The man grinned at the comment about Robertson, he himself did not want to be accused of speaking ill of the dead but the man had called him boy in his determination to out dick him because of Dixoho. "Same reason Jeassaho is not Chief of Engineering. He does not want his family in those positions and to be accused of nepotism." It was a simple rational and he respected it to say the least. "Ah that gravitation is what pisses a few people off." He said with a grin.

"Only those inclined to find fault in everything," Delaney countered. She'd watched Leiddem for long enough now to know that he drew attention simply because he exuded the confidence and knowledge that people assumed necessary from people in positions of authority. "And I don't know that reverse-nepotism really makes all that much sense either." It was a blunt assessment of the older man's mentality but Leiddem knew her well enough by now to realise that Delaney was not above telling Gregnol to his face what she thought of his logic. "Burnie, at least, is a worthy competitor. Who the hell is going to be a better candidate than you now?" Slipping an arm through his, Laney leaned her weight against his arm and rested her head against his triceps. "It's not fair on you either," she concluded softly. "To be passed over just in case someone wants to be a dick about you being better suited for the job than anyone who's actually done it so far."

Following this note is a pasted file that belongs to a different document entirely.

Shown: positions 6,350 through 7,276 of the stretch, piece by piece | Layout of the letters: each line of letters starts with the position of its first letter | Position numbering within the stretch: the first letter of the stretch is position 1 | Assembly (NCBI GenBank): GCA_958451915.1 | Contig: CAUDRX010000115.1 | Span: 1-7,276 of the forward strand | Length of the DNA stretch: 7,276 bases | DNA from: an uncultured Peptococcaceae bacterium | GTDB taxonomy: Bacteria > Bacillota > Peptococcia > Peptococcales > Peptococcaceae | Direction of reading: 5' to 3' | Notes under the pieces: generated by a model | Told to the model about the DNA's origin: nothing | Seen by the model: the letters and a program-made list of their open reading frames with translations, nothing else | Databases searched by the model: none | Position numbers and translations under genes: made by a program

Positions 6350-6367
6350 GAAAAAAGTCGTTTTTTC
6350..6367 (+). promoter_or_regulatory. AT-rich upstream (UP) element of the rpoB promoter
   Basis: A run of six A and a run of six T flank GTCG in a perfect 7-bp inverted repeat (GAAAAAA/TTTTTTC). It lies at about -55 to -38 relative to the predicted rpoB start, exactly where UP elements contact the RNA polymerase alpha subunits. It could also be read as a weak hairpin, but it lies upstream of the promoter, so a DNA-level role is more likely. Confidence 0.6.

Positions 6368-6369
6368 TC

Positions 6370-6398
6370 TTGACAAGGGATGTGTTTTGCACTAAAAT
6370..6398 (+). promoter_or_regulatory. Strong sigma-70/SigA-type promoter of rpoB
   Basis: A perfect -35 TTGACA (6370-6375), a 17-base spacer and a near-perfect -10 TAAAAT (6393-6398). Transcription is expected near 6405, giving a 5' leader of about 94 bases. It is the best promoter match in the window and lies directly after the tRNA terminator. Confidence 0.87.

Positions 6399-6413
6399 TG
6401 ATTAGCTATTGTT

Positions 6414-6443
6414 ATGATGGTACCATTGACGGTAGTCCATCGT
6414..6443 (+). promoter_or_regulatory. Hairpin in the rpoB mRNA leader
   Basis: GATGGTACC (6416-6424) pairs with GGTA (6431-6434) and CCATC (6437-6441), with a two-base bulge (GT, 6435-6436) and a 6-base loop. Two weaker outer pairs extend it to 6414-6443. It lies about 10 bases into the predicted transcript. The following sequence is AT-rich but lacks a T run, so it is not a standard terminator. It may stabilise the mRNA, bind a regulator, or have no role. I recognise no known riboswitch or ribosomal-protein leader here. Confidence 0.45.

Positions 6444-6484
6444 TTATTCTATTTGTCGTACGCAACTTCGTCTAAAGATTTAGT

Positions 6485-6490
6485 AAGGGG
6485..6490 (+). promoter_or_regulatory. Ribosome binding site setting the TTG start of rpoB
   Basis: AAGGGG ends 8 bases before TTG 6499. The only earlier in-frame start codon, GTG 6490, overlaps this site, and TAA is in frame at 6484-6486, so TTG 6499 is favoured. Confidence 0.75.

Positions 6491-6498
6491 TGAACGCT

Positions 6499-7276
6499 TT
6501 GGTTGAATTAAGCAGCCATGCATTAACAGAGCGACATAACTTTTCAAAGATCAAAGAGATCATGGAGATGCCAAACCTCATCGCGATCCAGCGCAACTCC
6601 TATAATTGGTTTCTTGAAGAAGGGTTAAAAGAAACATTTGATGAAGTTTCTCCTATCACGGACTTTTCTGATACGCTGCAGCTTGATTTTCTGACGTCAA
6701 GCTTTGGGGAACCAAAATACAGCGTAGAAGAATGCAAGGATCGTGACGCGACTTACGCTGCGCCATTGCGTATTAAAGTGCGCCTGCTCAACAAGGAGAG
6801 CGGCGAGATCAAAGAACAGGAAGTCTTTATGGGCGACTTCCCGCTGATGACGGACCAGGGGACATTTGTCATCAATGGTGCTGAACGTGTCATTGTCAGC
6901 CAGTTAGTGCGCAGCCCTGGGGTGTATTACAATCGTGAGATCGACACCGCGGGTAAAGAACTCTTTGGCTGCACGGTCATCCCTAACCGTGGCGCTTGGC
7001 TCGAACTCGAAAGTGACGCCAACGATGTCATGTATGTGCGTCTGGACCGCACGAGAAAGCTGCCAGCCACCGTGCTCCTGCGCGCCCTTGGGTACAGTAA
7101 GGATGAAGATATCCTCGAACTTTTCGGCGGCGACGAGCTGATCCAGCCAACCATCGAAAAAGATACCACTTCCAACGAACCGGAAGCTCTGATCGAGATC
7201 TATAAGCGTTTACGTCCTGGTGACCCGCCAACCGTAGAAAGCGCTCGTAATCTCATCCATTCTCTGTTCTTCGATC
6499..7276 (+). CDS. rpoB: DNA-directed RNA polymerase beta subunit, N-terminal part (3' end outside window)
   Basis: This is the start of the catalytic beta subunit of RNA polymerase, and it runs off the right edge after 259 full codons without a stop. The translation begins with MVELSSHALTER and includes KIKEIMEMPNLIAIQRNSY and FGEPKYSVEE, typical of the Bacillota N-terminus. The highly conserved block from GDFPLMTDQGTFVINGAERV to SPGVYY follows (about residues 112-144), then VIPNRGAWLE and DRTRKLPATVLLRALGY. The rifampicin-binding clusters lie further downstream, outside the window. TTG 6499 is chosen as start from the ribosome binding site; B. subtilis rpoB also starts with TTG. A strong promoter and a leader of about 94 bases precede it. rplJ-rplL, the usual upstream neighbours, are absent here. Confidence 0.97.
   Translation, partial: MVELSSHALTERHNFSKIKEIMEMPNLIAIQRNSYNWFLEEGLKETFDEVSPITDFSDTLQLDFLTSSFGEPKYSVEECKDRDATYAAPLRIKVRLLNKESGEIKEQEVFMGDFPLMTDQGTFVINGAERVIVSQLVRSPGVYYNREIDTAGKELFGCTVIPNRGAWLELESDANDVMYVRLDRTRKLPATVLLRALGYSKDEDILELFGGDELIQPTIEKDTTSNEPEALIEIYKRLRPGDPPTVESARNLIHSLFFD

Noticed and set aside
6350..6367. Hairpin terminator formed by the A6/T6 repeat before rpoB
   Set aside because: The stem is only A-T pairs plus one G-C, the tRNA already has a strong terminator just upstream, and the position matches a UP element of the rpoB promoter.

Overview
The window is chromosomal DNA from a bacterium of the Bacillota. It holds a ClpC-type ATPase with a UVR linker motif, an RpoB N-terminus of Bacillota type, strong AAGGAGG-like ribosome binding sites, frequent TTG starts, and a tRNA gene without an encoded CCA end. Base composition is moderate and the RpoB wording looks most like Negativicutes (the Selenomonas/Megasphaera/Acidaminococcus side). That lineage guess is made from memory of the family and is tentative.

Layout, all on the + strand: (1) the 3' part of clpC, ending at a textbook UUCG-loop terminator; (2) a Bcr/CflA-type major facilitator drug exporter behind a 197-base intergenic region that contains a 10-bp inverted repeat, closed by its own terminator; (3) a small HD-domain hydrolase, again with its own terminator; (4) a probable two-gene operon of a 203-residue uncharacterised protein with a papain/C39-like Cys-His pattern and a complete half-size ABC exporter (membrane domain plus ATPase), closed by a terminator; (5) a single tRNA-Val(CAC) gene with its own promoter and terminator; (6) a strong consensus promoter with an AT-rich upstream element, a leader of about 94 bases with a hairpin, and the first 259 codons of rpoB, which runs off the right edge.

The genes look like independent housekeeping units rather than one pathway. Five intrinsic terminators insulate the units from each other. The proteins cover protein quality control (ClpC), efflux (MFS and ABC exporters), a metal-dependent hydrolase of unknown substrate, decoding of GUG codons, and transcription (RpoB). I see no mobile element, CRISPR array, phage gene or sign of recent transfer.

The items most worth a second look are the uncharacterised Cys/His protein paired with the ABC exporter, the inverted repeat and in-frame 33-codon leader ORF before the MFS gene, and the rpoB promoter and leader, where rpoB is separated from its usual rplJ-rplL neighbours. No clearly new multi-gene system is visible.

“Delaney…” he said amused. “If it really worried me I have so many other options. I could have gone back to Starfleet or found a job elsewhere.” He chuckled and leant out and pushed her her hair out of her face. “I’ve stayed the last few months cause I had a proper reason to stay other than Reuben and Jeassaho…. You.”

So this is how I die.

Happily, in any case, despite the sudden twist of her stomach into knots and the ridiculous clamour of her heart in her chest. All stereotypes aside, Delaney actually found some cause for concern in the way Leiddem could spin her on her axis at a moment's notice. Independence. That's what she had forged her way back towards after the debacle of her previous serious relationship. If he kept setting depth charges off, she was at serious risk of turning into one of the incoherent emotional messes she enjoyed weaving into her holo-novels just because their behaviour was ridiculous. Her features crumpled into a resigned grin, a full acknowledgement that he'd managed to knock the wind out of her argument once again, and with her chin dug into his arm so that she could look up at him, Delaney murmured with a sincerity that actually surprised her, "Well, if you do leave, you have to take me with you." There was a pause for effect before she added mischievously, "Boy."

"You rascal." The man commented on with a roll of his eyes as he resisted the urge to lean out and tickle her. It was impossible to not take her with him if he ever did decide to leave but for now, despite everything, he was quite content to stay where he was, despite what everyone thought. "Always. The only person I can stand half the time." He said without hesitation. It was a promise from him to her that would be easy to keep.

Mollified, Delaney curled into his side and contented herself, with impressive adaptation to a more peaceful atmosphere, with the simple reassurance of his body heat pressed against her cheek. "Half the time?" Her eyes closed, Delaney grinned. "My odds have improved."